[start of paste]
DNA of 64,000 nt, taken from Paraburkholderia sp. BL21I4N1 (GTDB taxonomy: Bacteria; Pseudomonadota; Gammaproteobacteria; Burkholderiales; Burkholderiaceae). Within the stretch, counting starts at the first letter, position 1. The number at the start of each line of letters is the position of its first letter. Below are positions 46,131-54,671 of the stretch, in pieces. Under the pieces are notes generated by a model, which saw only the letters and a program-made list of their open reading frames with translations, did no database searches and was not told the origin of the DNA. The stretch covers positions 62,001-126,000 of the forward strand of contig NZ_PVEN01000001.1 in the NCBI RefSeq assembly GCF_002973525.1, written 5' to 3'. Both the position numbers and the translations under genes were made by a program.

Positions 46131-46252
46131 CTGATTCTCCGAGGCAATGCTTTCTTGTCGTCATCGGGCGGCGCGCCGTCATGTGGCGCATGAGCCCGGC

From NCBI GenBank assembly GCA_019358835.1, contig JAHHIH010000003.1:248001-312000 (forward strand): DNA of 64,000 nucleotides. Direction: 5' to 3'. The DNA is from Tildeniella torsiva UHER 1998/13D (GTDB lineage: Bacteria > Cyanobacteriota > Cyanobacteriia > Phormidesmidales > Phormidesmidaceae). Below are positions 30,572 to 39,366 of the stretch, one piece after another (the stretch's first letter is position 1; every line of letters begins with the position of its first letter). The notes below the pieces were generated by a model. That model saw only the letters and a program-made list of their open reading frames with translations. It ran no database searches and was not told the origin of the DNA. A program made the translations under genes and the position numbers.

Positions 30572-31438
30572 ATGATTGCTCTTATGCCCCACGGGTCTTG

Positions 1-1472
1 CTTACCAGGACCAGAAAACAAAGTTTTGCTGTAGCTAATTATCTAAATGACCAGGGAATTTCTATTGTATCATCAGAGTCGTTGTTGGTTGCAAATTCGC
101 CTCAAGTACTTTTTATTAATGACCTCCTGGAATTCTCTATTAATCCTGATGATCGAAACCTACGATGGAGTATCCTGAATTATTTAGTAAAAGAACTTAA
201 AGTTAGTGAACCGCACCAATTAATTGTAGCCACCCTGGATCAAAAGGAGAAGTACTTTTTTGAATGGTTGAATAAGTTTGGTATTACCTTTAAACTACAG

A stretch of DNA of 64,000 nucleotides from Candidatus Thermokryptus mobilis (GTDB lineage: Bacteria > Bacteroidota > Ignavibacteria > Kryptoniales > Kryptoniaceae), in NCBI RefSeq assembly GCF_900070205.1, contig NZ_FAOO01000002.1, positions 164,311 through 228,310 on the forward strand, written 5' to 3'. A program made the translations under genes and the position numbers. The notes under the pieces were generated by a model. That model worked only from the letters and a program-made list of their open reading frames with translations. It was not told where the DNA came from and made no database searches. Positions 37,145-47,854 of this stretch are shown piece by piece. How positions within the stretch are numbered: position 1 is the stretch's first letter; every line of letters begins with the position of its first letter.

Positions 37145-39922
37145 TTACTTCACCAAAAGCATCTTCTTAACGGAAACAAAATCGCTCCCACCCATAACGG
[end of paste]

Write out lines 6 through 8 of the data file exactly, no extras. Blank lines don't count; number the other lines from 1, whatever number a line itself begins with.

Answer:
30572 ATGATTGCTCTTATGCCCCACGGGTCTTG

Positions 1-1472
1 CTTACCAGGACCAGAAAACAAAGTTTTGCTGTAGCTAATTATCTAAATGACCAGGGAATTTCTATTGTATCATCAGAGTCGTTGTTGGTTGCAAATTCGC